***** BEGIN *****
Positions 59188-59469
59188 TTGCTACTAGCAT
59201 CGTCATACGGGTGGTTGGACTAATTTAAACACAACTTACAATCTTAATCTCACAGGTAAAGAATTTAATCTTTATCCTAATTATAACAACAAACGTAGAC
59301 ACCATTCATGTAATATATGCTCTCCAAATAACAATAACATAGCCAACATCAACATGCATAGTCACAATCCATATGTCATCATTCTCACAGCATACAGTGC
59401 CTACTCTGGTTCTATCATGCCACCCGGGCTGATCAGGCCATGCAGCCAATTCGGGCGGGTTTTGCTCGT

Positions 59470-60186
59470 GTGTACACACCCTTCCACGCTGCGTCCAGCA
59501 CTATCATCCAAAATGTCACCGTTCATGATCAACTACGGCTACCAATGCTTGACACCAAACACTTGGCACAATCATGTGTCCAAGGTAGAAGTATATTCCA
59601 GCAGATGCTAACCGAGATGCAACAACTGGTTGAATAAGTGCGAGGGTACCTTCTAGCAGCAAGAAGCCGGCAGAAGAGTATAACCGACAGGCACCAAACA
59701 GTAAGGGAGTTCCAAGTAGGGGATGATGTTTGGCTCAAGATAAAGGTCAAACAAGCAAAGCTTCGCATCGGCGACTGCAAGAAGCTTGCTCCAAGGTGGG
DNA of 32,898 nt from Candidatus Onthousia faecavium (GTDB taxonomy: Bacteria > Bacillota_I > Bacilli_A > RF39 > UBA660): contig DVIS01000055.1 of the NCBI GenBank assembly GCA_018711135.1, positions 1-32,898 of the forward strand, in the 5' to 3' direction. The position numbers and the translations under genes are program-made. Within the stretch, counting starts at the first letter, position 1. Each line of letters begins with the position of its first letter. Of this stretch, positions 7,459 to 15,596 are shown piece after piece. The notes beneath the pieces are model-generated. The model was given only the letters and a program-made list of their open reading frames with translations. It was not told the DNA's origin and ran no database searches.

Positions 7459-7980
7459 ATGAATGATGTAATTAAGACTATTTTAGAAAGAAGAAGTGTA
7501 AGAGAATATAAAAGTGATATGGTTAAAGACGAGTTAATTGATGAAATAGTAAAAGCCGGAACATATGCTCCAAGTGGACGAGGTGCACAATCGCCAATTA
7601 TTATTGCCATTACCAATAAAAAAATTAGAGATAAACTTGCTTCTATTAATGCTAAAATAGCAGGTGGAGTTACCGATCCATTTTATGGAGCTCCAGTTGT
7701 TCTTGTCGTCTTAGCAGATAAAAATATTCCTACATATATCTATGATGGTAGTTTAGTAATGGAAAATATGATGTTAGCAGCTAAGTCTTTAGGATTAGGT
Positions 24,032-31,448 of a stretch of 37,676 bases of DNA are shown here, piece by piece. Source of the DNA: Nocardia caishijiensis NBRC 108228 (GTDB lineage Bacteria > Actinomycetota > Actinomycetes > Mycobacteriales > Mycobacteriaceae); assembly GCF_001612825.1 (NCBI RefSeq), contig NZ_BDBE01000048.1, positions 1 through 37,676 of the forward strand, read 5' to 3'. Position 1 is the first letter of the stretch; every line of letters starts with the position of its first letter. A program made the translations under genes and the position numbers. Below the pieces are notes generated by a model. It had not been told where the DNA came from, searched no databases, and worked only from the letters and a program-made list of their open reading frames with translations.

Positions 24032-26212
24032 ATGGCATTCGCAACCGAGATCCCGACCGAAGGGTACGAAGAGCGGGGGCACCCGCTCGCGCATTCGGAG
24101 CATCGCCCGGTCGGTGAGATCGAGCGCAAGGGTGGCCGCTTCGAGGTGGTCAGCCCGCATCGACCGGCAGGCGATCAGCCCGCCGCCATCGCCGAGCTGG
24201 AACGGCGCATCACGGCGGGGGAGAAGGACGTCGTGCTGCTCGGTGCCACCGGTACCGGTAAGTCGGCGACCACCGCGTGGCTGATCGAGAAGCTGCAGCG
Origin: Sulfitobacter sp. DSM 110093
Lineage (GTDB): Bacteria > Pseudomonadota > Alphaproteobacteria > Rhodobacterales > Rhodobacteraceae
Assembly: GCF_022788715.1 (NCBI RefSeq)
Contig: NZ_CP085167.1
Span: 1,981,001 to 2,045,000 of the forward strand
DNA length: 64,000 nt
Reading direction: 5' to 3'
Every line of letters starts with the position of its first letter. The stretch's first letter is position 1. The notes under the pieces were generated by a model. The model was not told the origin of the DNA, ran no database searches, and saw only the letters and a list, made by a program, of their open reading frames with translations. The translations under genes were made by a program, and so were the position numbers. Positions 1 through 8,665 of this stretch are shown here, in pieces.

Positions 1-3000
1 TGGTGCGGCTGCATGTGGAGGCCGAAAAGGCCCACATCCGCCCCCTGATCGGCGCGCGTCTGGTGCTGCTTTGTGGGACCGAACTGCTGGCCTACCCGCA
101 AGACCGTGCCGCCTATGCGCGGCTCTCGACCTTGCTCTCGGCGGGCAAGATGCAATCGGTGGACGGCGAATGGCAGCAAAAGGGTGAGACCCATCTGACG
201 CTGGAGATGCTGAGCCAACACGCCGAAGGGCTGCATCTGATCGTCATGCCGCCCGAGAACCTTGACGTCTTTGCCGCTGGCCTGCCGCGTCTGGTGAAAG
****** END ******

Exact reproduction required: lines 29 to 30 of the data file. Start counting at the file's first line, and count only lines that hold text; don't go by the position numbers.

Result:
Every line of letters starts with the position of its first letter. The stretch's first letter is position 1. The notes under the pieces were generated by a model. The model was not told the origin of the DNA, ran no database searches, and saw only the letters and a list, made by a program, of their open reading frames with translations. The translations under genes were made by a program, and so were the position numbers. Positions 1 through 8,665 of this stretch are shown here, in pieces.

Positions 1-3000